Queens residents and city pols fume over ‘Snowvember’ storm that paralyzed the five boroughs

File photo/QNS

Queens and the rest of New York City came to a halt after a few inches of snow hit the city yesterday.

Clogged highways and the delayed public transportation caused commutes that would normally take 20 minutes to take three to six hours in many cases. All week, weather reports predicted snow for Nov. 15, but it seemed as though elected officials and city agencies were grossly unprepared for the snowfall.

According to the National Weather Service, Queens neighborhoods received anywhere from 3 to nearly 6 inches of snow. Areas like Whitestone and Astoria got 5.4 and 5.7 inches respectively, while Flushing and Middle Village residents reportedly saw 3 to 3.2 inches of snow.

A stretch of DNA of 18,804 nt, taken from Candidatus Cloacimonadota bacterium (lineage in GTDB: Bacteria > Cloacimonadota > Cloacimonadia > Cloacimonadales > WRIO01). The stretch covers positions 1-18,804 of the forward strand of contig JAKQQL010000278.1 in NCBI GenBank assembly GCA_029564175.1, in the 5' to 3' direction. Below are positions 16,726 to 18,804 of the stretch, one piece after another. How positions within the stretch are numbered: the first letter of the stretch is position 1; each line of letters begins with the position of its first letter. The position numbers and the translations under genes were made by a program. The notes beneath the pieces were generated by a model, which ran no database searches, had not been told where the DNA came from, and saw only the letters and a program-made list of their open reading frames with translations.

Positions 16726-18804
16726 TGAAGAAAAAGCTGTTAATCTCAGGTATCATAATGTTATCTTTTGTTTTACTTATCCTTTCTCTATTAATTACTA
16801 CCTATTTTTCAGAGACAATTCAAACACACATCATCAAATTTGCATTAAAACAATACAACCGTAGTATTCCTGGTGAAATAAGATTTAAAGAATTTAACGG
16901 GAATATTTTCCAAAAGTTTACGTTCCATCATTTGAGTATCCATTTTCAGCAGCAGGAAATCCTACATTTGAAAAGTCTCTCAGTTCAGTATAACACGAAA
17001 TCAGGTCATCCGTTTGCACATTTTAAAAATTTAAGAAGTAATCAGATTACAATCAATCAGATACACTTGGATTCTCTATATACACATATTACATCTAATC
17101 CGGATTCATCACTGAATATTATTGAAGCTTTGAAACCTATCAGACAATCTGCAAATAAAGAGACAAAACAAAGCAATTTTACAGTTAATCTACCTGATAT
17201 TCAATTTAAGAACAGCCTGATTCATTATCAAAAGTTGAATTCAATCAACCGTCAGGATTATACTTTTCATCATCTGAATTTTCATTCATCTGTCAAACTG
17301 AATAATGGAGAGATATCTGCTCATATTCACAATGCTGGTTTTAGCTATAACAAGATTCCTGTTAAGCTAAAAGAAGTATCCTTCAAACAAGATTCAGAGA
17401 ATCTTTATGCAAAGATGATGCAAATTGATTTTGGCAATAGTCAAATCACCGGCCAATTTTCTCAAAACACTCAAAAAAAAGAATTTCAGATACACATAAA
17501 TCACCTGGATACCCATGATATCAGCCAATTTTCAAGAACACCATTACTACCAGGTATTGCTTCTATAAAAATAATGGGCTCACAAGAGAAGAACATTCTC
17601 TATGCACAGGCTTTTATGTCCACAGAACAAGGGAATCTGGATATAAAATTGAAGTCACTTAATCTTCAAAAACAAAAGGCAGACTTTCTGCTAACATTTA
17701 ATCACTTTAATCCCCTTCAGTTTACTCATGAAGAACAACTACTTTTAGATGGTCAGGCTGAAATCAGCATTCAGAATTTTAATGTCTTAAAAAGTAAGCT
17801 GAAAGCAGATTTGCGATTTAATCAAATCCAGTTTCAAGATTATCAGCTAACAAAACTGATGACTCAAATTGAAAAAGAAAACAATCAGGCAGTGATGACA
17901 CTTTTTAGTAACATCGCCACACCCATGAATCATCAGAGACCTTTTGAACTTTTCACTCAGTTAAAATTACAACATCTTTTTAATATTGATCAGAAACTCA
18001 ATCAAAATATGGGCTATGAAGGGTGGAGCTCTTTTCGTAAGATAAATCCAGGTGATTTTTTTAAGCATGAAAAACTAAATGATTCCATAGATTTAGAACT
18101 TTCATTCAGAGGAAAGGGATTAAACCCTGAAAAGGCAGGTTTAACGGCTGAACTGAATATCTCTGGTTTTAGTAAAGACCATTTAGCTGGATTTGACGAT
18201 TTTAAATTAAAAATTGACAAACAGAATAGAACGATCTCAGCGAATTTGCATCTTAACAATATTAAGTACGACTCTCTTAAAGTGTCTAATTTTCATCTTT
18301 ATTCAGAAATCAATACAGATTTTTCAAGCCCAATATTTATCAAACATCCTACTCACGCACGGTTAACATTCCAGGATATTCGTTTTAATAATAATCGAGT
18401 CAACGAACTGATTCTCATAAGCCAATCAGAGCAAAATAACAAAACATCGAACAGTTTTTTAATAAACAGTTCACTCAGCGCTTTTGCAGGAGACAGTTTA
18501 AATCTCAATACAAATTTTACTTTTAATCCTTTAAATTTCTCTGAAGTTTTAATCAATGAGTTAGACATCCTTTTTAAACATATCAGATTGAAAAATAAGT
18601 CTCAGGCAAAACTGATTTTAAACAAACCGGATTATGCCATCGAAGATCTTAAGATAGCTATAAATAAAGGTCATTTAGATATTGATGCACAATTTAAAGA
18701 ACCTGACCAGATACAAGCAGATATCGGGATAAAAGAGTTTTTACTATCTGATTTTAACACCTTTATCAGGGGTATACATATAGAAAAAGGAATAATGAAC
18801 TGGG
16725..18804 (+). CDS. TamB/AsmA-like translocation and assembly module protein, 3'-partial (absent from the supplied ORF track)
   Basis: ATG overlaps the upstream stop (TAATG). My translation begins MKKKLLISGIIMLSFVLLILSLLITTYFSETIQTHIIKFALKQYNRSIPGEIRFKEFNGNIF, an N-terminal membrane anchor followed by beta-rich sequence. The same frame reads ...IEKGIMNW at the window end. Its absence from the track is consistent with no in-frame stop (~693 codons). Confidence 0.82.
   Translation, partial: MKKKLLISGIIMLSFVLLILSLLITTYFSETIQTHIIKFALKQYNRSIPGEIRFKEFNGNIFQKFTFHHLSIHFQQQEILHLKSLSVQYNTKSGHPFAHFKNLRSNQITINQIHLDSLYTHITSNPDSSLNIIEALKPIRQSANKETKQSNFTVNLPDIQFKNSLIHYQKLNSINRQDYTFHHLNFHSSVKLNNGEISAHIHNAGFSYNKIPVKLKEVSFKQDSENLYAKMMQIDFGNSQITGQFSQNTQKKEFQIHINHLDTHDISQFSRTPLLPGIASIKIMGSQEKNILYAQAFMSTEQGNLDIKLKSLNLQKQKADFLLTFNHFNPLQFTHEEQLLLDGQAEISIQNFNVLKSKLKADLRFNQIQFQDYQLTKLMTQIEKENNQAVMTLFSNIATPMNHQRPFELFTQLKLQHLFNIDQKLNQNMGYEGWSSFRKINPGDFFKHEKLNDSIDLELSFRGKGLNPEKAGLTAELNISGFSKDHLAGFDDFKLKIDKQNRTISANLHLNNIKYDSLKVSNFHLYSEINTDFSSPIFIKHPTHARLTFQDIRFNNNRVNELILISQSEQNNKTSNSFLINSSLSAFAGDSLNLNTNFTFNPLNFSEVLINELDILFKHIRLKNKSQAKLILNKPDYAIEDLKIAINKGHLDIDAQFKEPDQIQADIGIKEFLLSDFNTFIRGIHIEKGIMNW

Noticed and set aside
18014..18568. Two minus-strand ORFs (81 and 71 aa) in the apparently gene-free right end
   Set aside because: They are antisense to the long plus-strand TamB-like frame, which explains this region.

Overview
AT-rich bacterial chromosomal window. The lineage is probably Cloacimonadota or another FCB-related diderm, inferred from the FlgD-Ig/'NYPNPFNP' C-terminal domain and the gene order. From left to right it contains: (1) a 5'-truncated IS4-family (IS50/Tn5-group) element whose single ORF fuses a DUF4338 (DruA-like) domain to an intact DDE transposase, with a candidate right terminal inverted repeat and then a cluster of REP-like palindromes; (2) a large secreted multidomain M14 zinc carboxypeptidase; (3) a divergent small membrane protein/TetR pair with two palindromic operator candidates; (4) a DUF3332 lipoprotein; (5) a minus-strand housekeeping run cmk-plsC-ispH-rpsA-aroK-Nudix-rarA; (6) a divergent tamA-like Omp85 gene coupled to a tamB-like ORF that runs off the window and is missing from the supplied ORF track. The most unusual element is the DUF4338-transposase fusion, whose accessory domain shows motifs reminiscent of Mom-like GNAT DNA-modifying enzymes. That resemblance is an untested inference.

Mayor Bill de Blasio and the Department of Sanitation took to social media yesterday morning to give updates about weather conditions and snow plows, warning commuters to be cautious in the slippery conditions.

Despite the mayor advertising the PlowNYC website to track snow plow progress, NYC residents reported that they had not seen plows or salt spreaders during their multi-hour commutes. Though weather conditions were fairly tame, New Yorkers criticized the mayor and the city for their poor preparation, which they said exacerbated the situation. Others posted commute updates on the road, showing photos of standstill traffic and packed train stations.

Snow caused trees to fall all over the city, with Manhattan, Brooklyn and Queens reporting the most fallen trees.

This morning New Yorkers were faced with train delays and residual traffic from last night’s snowfall. Many schools in the tri-state area had delayed starts or were closed altogether but the Department of Education canceled planned field trips and after-school programs across the five boroughs.

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